All god’s people


It’s Freddie’s turn to donate a gift from a solo project. An offcut from Barcelona that accidentally pulled in the whole band, we have something huge and strange and kind of wonderful.

All god’s people.

It’s preachy as anything, and I’m really glad it lost the previous title ‘Africa by night’. But the end result is overwhelming, and just what the album needed at this point. A big blast of something striking and powerful and with Freddie going absolutely full tilt (and then some).

Freddie exults in his own voice, and being supported by multi tracks and his band mates throughout. For the bulk of it he is just belting out huge and glorious statements of hope and love. It’s a whole other scale to so much of this record. It belongs in a huge theatrical production, not a record.

But it’s captured here. Orchestration and rhythm providing a bed for a huge pile of voice and boistrousness.

Rule with your heart, live with your conscience

Love, love

Love, love and be free

And then, after a elegaic but hurried guitar solo, it just turns into this weird piano led bluesy swagger for a lump. It doesn’t shrink down to it though, it lets this incongruous mood fill up the whole breadth of the previous opera. It’s beautiful and ridiculous, in the way that only Queen could really pull off. Freddie carries it, but the band drive it outwards.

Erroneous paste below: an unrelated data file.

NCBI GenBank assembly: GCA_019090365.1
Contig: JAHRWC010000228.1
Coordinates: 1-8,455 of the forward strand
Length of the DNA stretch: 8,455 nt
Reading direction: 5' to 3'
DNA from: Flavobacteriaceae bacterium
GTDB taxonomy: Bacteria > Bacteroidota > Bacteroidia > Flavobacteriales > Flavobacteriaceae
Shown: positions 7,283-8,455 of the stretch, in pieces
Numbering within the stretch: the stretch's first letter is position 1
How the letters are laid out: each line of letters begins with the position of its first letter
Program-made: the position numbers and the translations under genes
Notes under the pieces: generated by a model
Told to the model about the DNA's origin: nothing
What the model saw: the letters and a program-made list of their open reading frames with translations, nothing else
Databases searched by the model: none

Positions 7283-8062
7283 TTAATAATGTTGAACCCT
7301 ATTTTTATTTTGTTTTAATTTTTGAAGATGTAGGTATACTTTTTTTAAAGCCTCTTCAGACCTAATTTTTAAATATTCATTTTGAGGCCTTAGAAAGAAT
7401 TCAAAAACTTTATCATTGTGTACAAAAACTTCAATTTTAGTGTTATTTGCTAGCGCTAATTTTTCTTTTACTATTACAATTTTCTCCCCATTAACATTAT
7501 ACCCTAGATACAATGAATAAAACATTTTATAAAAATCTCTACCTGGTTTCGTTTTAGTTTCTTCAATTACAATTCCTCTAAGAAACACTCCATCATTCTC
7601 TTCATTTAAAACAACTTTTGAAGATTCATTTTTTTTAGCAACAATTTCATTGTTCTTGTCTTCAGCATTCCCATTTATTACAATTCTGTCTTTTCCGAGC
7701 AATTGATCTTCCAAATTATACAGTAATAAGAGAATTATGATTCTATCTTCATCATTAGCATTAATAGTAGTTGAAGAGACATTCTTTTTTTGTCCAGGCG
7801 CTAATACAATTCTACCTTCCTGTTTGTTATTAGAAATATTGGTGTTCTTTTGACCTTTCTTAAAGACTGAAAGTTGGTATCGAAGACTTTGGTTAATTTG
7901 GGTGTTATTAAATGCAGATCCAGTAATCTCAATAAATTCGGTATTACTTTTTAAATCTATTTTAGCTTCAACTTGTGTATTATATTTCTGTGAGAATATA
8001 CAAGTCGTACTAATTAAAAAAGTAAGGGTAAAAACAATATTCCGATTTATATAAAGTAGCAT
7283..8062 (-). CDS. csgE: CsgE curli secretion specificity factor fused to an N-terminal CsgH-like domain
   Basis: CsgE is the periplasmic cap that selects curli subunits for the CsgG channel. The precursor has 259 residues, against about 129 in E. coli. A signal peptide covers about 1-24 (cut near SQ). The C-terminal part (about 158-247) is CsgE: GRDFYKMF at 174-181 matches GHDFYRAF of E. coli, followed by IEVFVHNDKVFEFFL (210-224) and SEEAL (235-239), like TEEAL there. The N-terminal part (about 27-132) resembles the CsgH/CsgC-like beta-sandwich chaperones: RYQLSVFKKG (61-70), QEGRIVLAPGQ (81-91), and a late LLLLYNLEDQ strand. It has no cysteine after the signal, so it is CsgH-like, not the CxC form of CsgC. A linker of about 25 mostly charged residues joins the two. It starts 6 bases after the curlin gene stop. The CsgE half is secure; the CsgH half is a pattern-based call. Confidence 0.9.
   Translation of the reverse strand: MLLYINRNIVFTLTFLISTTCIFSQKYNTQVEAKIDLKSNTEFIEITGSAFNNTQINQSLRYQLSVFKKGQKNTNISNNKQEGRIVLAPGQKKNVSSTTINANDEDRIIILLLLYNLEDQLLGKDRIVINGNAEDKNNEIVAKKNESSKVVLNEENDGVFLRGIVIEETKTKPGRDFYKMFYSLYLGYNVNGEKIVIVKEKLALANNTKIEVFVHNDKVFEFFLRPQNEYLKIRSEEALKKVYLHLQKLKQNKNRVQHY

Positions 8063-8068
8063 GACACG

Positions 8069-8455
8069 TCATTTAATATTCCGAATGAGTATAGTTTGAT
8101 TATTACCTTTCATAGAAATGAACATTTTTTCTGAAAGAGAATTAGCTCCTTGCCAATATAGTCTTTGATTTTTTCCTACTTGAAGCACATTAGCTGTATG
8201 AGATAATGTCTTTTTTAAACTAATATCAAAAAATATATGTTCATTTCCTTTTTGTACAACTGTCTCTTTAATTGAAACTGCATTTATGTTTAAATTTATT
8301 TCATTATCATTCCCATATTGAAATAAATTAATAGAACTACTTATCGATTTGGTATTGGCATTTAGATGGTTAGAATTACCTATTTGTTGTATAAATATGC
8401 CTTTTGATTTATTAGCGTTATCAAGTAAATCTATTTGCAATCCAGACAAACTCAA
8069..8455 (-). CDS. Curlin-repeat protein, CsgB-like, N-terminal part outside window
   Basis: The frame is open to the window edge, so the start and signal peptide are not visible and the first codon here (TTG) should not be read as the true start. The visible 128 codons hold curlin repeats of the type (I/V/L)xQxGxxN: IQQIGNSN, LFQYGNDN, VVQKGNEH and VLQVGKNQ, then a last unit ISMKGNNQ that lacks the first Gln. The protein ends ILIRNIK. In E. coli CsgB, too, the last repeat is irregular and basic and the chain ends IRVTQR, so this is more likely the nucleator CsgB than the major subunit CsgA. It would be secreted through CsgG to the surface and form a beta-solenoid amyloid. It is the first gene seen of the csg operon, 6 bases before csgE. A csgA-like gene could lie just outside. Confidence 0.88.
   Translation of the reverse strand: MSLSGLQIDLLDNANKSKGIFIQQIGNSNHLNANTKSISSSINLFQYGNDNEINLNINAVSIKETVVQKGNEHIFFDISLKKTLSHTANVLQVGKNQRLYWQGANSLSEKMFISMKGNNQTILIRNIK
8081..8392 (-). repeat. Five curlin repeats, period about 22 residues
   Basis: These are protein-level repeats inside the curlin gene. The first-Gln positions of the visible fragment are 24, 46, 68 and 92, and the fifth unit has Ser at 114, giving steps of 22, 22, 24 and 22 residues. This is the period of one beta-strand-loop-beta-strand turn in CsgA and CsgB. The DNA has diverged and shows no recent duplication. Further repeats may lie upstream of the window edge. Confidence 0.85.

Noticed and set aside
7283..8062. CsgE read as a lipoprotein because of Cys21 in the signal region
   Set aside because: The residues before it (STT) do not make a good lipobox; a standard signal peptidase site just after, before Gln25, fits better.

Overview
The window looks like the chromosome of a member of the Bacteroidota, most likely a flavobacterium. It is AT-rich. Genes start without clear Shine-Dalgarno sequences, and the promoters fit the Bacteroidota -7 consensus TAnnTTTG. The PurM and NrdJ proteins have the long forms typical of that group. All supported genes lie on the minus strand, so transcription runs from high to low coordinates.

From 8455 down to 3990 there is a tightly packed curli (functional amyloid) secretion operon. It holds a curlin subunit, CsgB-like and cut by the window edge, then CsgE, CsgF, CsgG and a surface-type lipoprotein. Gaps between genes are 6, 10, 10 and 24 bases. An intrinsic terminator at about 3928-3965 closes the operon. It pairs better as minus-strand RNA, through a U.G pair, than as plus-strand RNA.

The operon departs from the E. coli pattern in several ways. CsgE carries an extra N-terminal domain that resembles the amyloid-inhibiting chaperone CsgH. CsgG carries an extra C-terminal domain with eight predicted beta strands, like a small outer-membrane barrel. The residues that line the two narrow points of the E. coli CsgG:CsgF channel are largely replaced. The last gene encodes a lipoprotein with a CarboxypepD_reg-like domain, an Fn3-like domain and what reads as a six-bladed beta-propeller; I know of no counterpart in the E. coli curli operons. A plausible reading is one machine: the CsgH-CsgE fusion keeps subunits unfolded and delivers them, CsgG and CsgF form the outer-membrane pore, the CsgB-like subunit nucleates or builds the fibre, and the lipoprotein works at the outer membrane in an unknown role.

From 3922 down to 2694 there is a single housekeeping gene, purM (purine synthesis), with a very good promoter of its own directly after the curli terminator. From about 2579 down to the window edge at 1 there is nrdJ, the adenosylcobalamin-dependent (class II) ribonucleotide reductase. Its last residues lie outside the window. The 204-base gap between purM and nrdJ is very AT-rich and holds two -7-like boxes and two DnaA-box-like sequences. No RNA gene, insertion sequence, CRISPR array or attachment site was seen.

It’s interesting, because you can almost here where the song would’ve stopped if it had just been it’s original intention, and you hear it get distracted by bringing Brian in for a guitar part, and then get ridiculous as everyone else gets more involved.

But it just makes it even more concretely huge when it returns to the main theme.

Freddie is as loud as you’ve heard him here. As big as houses. As large as countries. Singing with a voice like continents. There is no subtlety here. No quietness. No sensitivity. Barely any understanding.

But that’s not what it’s here for. This is a celebration of voice and humanity. It’s a joyful burst of union. Or an attempt to reach out to that.

The scale of Freddie here is immense and perfect, and it provides a golden core to the record, something huge and heart warming to hang everything else around.

It’s a necessary outpouring.

Open your eyes look, touch and feel

There’s a hopefulness here.

All Freddie’s moments on this record seem so full and heartfelt. He was still absolutely trying to put everything he felt and thought out into the world. It takes a lot to be this optimistic this loudly, but that’s not all he does on this record, I feel like we’ve seen him more vulnerable than ever before, more contented, more scared and more misunderstood, and we’ve not even finished yet.

Again, I am so glad he was able to keep doing this. Even on a patchy album, it’s wonderful to have such vivid statements of humanity from such an incredible human.

Cheers, Freddie.



Queen: An Exploded Diagram is me having big and little thoughts about every Queen song in chronological order. If you want to support me, making it more financially viable and easier to explain to people at parties, please back my patreon.

Illustration by Emma.

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